Some students may also have an initial interest in attending professional or graduate school after earning bachelor’s degrees, while others may be unsure which science program of study will meet their needs and interests. Different advising approaches are useful in both situations. Students who are not certain which program of study may be the best fit may wish to complete a personality inventory such as the Myers Briggs Test, a special aptitude test focusing on science skills and knowledge, and an interest inventory. Advisers should encourage students to answer all test questions as honestly as possible rather than answer the questions with a desired result in mind. These tests are often administered through an institution’s career counseling office. Academic advisers may also administer these tests, if certified to do so. Regardless, the adviser may need to help the student interpret or at least discuss the test results in order to identify a program of study that will meet the student’s needs. The combination of test results and student-adviser discussions may lead a student in several directions. In this situation, the student should be encouraged to explore courses within the different fields of study before declaring a major (Chapman, 1974).
Advisers may utilize the concept of educational environments to assist a student in choosing a major or program of study. Educational environments are defined by the subjects and the specific courses within a discipline that comprise a major. Advisers may find it beneficial to create a list of majors in ascending order by the number of courses required in biology, chemistry, mathematics, and physics. In relation to this list, a student is encouraged to think about the combination of courses that his/her ideal major might contain. If the student has taken at least an introductory course in each subject area, this process is a little more feasible because the student will know in which area or areas he/she is most interested and knowledgeable. If the student has not taken an introductory course in one of the four subject areas, he/she should be encouraged to do so before continuing with this process. The student should first consider the number of foundational knowledge courses he/she would prefer to take in each of the four subject areas. Next the student should consider the number of elective courses he/she would prefer to take in each of the four subject areas. By comparing the preferred number of required and elective courses to the list of courses required for each major, the student and adviser can narrow the majors to one or two that will meet the student’s interests and goals. Some majors will vary only by a course or two, and the student may be interested in taking one course more than another. After a thorough comparison, the student should have a good idea of his/her options and may chose to pursue one major over another; however the student may choose to take several more courses in one or several subject areas before making a decision (Levin & Hussey, 2007).
Advisers aiding students interested in attending medical or professional school such as pharmacy and dentistry should be aware that a large number of students declaring themselves to be pre-med, pre-pharmacy, or pre-dentistry have had a lifelong dream of obtaining the professional degree and may be distraught if they are not admitted to a professional school. In this situation, it is an adviser’s job to assist students in evaluating themselves and the requirements for enrollment in the professional program. A student interested in any professional program should initially be asked if she/he understands the qualification standards and the enrollment process for the desired professional program. Asking these questions requires the adviser to be knowledgeable about the requirements for admission to professional programs at various institutions. With these requirements in mind, the adviser can remind students about application deadlines, admission test dates, service-learning activities, and required grade-point averages, as well as monitor the student’s course completion. The adviser can also aid the student in developing the skills necessary to be successful during the application process by practicing interview skills and reviewing letters of application. The adviser may also refer the student to career services for extra practice and support. Above all, an adviser should be there to encourage a student on her/his endeavor while reminding the student about the competitiveness she/he will encounter while trying to get accepted into a professional school. It would be proactive for an adviser to guide a student in developing an alternative plan to professional school in case the student is not accepted (Church, Berg, & Robinson, 2006).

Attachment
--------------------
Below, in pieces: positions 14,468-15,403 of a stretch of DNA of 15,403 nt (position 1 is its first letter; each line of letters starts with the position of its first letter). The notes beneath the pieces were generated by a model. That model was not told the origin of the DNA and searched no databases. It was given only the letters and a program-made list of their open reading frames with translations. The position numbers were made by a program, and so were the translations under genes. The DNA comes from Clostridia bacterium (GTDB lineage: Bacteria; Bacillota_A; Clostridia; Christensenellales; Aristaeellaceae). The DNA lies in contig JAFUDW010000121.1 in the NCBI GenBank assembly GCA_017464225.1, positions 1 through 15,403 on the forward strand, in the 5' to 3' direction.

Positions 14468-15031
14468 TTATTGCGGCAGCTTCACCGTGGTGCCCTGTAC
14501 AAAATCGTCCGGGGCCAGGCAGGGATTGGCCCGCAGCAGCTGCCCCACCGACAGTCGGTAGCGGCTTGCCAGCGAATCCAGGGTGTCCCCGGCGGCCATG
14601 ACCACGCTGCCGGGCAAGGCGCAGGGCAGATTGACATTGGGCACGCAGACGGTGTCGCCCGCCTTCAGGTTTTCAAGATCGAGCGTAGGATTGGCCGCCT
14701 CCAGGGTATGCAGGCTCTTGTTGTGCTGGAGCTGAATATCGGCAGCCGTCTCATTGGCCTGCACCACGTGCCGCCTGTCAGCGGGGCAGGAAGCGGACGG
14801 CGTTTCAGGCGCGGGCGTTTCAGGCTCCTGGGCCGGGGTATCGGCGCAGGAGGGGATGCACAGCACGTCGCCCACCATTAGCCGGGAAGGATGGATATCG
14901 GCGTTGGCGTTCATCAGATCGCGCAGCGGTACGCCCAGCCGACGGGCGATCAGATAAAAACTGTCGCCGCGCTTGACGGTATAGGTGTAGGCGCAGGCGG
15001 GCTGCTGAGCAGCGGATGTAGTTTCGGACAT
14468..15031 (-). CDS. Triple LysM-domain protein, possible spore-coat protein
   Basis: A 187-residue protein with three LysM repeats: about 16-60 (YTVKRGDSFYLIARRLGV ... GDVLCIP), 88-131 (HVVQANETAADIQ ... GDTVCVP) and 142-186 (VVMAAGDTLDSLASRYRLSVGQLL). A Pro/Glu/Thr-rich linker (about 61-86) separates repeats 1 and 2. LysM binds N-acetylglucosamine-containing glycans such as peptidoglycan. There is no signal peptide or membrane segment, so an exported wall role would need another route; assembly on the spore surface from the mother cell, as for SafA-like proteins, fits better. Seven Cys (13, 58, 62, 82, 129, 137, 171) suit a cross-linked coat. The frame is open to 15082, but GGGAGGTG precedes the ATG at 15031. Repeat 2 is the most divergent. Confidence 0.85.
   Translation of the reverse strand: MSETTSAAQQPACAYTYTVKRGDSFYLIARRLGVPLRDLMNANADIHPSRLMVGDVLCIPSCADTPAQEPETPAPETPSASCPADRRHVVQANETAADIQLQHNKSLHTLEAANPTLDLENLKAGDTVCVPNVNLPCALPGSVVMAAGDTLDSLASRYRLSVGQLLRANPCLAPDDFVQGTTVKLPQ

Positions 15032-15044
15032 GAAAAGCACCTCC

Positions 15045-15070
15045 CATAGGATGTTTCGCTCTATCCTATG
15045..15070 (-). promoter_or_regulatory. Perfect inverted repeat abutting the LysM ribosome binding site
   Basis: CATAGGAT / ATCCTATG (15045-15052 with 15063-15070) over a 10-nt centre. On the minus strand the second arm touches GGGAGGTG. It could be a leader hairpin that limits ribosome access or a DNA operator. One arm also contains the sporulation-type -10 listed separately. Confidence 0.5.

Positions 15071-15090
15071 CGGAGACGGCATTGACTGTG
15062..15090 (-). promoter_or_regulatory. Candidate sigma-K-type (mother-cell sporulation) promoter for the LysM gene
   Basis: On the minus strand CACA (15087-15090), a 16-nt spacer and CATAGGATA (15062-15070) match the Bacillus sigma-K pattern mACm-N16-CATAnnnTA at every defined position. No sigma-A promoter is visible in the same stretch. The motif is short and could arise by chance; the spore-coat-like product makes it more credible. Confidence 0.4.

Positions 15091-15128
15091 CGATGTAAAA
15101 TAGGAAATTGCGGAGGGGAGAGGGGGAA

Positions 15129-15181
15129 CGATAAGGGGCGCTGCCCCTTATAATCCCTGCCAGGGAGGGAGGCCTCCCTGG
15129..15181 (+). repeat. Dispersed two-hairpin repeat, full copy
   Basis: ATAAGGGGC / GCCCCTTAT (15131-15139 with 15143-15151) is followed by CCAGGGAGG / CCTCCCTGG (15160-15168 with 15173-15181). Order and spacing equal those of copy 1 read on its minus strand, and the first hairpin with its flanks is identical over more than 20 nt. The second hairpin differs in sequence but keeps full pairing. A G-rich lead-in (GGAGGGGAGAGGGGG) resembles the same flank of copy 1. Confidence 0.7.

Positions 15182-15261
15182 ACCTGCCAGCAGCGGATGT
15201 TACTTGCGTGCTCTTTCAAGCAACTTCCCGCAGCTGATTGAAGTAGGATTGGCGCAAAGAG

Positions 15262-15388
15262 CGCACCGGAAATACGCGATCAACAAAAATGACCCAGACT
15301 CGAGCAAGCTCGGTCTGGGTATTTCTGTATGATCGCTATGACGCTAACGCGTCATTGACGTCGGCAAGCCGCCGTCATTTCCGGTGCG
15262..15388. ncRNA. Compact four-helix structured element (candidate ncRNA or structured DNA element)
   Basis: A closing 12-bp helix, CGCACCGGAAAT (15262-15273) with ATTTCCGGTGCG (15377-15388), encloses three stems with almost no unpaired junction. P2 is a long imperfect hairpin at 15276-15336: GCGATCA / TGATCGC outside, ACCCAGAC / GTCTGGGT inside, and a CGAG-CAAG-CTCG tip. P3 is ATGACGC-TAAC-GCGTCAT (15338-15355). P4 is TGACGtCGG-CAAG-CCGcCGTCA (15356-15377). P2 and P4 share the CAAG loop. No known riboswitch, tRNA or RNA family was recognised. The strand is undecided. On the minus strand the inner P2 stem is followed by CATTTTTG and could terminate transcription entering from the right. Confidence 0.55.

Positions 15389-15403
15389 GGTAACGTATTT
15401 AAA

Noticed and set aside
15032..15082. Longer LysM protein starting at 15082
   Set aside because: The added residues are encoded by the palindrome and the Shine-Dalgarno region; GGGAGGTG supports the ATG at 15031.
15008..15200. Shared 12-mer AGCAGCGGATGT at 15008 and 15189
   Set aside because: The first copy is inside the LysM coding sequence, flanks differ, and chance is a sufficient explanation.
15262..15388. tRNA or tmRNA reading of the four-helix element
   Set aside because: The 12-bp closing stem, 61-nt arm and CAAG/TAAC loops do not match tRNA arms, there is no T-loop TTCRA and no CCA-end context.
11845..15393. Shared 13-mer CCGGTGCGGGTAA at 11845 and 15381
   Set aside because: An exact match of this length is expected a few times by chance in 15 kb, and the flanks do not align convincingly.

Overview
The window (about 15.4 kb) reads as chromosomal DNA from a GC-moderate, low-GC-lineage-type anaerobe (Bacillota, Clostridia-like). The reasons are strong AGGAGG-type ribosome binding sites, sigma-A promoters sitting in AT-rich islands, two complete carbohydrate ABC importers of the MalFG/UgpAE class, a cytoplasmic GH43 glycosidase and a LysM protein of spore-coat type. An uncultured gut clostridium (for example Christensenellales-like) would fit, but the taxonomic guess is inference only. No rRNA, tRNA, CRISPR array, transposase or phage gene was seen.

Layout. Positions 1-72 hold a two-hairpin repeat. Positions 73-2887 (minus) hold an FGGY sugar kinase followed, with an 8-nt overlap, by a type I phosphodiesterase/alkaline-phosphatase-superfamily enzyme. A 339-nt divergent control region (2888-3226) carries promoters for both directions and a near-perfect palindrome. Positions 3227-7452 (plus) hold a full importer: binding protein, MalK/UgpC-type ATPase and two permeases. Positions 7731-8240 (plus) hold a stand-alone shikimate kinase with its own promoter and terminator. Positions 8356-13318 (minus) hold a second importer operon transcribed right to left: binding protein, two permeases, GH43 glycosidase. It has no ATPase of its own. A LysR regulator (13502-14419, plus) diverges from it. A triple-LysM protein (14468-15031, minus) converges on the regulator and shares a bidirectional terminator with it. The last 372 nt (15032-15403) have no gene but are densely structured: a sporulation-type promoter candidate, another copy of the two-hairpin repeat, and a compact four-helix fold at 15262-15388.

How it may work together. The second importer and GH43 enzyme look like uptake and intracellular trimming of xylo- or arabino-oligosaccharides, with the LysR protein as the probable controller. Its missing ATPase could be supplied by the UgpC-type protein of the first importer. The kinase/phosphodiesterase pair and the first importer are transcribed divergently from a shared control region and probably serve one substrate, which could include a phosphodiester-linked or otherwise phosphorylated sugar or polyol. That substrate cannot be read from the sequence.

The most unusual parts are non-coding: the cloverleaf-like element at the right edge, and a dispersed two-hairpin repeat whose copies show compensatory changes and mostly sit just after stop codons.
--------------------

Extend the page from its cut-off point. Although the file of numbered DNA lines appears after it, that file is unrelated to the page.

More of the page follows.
Developing an education plan
Once students have decided on a program of study, some will come to the adviser’s office with a draft of the courses they need to take and the semesters the courses will be scheduled. Other students may require more guidance and assistance in developing an academic plan. An adviser should be aware that much of her/his time will be spent on perhaps the 20 percent of advisees who need this additional support. These students tend to be in academic distress and need extra assistance in evaluating program options and developing a strategic plan to return to academic good standing. Advising these students will require a lot of patience but can be very rewarding. Successfully advising these students will call for an adviser to be knowledgeable about the theories of developmental advising, since the majority of these students are adjusting to college life and evolving as learners (Cogdell, 1995).